At the time I saw the special, I still had never been on The Haunted Mansion. It wasn’t until sometime in the 90’s, did I finally experience it. I the ride to be like a dark-comedy, straddling that line between creepy, and kooky. It’s almost like Tim Burton’s The Nightmare Before Christmas: the ghosts and ghouls here are just having a good time, and aren’t really intending to harm the guests. In fact, maybe that’s why they decided to theme the mansion around the Nightmare film every Christmas.
The segment on the Disneyland special does show the limited budget at times. If one estimates that Woody Boyd was also born in 1961 like Woody Harrelson, and he was 10 in the flashback, then he would have been in the park around 1971. Though in the flashback, young Woody and his friends are wearing clothing more suited for the 1980’s than the early 1970’s (I had a number of shirts like young Woody had when I was that age).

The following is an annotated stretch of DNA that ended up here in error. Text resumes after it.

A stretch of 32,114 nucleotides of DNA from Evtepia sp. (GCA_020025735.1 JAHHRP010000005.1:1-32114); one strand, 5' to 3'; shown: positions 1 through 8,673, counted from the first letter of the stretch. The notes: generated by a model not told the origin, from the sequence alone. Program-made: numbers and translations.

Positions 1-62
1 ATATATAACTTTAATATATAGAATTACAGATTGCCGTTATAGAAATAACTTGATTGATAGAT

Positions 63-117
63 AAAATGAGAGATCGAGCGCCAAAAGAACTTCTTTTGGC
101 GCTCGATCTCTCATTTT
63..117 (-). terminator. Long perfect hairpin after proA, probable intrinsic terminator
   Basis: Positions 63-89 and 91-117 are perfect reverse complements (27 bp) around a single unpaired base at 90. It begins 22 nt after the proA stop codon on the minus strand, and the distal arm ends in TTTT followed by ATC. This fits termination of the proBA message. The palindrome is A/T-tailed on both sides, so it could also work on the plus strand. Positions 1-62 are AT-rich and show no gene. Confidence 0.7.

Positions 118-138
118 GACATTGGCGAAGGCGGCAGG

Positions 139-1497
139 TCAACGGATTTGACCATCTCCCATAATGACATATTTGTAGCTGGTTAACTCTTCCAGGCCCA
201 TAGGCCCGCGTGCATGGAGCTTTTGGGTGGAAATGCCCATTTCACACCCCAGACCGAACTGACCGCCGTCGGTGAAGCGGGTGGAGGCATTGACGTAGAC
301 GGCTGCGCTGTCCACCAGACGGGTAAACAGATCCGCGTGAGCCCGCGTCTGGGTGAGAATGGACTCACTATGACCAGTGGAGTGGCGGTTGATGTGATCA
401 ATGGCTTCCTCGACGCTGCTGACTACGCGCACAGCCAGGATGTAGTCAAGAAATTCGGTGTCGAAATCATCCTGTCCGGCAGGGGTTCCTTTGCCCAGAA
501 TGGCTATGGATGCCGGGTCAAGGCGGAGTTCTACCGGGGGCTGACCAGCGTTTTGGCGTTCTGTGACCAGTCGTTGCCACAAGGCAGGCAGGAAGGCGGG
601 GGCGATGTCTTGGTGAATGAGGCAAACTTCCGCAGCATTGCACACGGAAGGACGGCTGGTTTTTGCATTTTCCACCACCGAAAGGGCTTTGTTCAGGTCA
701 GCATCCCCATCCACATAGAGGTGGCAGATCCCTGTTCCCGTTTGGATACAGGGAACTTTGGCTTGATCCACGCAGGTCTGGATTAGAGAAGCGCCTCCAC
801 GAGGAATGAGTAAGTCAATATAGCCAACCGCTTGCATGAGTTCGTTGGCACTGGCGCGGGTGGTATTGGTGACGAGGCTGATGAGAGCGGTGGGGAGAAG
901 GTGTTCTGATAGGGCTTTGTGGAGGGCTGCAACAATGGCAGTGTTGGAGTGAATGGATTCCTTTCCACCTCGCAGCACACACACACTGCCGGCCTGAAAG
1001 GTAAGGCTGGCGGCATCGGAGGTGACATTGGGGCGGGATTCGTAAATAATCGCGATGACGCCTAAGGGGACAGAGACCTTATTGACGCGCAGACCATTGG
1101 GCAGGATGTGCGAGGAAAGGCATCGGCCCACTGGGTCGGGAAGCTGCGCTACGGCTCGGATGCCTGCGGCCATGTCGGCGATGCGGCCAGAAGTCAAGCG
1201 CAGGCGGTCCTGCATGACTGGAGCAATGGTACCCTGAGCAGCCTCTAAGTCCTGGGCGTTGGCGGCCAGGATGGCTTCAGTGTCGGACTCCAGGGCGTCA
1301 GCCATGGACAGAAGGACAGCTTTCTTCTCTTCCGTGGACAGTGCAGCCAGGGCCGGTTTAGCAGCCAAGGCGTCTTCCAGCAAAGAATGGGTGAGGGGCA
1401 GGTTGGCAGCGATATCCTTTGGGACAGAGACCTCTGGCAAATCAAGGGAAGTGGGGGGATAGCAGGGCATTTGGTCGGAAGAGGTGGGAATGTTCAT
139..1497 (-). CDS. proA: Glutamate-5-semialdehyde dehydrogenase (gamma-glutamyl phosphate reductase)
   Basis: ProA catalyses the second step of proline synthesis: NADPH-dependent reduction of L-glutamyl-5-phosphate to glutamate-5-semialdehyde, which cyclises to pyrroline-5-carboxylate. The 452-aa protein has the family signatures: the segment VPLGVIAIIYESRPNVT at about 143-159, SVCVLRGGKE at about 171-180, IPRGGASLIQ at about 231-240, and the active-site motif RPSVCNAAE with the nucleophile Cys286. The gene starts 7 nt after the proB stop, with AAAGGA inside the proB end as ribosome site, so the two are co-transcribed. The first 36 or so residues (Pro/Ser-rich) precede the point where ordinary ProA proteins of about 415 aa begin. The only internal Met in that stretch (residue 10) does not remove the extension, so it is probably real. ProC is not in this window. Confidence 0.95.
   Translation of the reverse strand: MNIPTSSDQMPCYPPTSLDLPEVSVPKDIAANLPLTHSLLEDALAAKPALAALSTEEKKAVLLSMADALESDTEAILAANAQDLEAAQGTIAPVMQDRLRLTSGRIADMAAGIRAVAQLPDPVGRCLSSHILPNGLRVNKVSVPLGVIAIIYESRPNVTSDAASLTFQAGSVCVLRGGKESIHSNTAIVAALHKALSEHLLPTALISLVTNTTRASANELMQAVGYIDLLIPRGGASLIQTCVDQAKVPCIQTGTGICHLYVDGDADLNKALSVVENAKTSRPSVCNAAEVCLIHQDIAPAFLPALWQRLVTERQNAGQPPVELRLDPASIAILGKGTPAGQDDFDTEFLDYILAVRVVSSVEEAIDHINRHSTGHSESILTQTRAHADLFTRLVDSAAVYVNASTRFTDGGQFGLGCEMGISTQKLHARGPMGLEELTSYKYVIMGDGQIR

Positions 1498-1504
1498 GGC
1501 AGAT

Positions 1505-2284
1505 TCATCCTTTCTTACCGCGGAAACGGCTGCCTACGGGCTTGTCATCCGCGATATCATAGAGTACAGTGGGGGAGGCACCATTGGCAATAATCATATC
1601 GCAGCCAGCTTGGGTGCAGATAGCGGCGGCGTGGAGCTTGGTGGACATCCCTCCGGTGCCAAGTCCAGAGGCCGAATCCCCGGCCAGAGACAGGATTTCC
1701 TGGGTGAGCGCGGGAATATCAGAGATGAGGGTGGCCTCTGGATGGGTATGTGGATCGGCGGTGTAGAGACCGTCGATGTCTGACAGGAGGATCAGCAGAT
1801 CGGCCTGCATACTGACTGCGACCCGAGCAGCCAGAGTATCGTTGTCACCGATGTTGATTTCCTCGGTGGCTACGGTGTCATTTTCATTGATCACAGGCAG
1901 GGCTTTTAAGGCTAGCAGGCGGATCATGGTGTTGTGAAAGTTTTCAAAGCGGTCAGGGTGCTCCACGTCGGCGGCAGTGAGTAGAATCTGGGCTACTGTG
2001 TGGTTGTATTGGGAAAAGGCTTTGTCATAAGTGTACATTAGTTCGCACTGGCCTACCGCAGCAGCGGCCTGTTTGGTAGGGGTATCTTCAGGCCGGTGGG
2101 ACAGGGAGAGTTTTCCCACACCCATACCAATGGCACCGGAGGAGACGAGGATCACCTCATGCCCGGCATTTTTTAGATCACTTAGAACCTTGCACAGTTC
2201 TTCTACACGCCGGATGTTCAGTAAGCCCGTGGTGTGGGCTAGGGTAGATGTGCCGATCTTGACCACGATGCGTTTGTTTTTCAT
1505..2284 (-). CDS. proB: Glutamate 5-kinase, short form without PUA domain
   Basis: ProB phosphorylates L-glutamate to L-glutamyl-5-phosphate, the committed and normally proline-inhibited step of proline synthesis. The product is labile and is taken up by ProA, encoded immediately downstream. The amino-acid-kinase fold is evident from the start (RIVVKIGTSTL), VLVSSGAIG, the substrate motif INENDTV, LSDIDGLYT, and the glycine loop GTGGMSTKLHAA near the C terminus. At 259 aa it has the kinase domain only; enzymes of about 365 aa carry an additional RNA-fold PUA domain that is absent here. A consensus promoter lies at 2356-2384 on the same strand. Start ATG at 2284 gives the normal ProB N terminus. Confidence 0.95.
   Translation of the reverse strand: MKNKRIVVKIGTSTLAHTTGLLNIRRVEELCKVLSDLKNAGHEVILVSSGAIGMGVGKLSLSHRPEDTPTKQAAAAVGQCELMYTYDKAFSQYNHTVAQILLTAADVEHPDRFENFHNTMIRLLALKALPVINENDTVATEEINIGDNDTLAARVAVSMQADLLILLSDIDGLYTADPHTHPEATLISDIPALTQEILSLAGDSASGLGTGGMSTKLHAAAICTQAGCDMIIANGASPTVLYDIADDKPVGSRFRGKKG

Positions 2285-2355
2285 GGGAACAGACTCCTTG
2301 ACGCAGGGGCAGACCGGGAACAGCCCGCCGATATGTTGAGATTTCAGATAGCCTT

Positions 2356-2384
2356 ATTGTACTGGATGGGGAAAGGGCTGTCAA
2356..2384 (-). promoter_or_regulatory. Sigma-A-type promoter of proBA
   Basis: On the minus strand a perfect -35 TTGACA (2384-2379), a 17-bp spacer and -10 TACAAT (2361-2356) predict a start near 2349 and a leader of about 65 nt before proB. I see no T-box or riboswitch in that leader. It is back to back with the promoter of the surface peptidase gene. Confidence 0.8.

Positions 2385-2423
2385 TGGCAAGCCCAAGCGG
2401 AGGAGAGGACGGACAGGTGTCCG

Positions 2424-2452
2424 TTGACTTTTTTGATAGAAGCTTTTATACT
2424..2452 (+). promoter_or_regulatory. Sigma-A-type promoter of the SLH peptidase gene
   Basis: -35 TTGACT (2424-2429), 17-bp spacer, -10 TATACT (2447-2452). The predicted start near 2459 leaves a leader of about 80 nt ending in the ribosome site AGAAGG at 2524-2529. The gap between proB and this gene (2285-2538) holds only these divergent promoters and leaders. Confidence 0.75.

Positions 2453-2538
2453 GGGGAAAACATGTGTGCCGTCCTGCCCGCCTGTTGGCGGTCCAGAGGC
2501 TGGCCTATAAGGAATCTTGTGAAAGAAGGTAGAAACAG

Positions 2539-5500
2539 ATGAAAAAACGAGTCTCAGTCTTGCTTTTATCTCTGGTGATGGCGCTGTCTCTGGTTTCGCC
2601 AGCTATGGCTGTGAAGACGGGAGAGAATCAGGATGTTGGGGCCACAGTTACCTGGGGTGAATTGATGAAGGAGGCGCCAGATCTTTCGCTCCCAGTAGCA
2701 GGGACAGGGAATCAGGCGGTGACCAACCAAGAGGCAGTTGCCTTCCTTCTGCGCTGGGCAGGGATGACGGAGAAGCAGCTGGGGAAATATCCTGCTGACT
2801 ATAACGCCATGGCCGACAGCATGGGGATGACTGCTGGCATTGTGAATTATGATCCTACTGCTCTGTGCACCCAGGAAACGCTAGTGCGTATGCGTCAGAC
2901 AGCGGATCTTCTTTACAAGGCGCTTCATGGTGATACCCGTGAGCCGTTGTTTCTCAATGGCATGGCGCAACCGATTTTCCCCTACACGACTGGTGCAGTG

When it comes to what is inside the Haunted Mansion, the filmmakers definitely take some liberties. For example, one cannot exit the Doom Buggy and dance with the ghosts…but as we saw, the little girl helped make this exception to the ride’s rule. Looking over the scene, it looks like they actually filmed that sequence inside the actual attraction (though the ghosts were added in post-production, of course).
I also never encountered any wise-cracking attendants like Charles Fleischer plays (FYI: Charles is the voice of Roger Rabbit!). In fact, Fleischer is the only other cast member in the entire segment, playing both the Doom Buggie attendant, and in a hard-to-pinpoint role, a man inside a suit of armor in the ride (note: that definitely doesn’t happen during the ride!).